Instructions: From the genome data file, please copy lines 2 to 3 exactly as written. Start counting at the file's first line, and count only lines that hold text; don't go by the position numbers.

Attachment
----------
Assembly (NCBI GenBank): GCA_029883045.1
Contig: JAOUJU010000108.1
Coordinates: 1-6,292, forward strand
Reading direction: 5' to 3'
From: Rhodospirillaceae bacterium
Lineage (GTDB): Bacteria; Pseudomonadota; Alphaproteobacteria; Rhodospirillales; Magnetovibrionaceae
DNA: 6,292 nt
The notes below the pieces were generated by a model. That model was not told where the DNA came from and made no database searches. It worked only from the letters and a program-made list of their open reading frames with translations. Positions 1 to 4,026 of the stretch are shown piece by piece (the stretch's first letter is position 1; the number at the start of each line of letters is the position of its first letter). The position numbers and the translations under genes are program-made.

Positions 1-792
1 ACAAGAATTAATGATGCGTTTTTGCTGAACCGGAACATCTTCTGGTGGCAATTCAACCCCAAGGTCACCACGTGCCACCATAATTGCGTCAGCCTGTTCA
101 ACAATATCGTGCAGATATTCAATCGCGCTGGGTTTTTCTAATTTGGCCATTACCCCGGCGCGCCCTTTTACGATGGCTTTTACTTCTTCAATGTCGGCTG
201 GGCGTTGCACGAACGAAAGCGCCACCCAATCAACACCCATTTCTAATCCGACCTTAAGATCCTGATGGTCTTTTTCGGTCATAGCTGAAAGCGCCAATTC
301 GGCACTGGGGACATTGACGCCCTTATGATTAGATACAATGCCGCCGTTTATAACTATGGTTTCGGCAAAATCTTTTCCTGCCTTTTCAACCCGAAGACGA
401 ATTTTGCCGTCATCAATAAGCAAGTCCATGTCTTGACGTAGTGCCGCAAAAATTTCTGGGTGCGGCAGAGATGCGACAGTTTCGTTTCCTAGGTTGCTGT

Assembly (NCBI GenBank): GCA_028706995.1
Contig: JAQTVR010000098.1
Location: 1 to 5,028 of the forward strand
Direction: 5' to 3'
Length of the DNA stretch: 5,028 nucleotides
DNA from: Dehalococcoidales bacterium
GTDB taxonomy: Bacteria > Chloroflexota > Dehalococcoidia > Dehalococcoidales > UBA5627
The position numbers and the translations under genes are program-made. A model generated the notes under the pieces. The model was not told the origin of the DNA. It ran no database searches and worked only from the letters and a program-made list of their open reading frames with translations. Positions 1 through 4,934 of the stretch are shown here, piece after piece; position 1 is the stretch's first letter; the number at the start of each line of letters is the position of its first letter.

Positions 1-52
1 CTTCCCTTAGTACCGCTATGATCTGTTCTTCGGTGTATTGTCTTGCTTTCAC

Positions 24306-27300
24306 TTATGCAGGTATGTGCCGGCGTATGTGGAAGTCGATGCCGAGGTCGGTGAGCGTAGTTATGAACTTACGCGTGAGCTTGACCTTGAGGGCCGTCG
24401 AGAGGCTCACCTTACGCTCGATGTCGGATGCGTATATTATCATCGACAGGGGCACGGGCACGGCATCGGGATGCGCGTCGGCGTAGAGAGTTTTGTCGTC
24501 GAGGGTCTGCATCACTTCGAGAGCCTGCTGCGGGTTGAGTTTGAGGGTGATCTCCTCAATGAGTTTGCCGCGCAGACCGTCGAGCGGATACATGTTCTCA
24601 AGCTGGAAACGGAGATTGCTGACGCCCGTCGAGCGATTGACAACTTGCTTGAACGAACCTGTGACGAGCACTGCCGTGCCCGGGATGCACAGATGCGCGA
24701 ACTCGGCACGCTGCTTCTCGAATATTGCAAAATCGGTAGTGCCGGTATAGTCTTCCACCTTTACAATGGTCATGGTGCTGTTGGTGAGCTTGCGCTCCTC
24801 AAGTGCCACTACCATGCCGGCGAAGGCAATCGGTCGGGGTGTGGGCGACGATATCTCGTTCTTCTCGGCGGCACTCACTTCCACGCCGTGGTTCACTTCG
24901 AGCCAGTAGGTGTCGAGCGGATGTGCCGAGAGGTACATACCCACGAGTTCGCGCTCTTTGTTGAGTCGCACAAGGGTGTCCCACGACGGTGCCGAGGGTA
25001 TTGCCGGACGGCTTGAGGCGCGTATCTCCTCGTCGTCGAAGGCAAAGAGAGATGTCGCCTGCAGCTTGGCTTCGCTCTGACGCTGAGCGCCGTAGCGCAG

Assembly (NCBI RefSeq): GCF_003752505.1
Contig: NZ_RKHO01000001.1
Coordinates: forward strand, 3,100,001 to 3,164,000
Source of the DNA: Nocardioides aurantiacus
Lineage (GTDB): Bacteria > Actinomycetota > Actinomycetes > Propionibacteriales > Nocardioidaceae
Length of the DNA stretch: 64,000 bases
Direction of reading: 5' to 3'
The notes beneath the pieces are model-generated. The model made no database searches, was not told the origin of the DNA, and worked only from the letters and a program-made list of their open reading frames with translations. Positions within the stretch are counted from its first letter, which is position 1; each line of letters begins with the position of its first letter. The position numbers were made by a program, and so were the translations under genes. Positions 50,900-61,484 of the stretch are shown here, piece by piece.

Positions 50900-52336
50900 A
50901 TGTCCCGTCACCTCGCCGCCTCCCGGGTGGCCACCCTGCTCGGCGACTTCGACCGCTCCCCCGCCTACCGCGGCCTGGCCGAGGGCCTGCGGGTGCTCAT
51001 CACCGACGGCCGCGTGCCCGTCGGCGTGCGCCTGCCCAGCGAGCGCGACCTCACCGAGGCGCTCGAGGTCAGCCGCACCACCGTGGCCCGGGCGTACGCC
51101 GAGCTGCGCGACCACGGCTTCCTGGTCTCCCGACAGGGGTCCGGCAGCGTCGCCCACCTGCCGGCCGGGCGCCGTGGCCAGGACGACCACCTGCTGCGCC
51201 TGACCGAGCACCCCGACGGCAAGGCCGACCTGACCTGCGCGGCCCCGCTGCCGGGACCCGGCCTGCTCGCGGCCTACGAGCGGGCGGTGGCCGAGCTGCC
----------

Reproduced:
Contig: JAOUJU010000108.1
Coordinates: 1-6,292, forward strand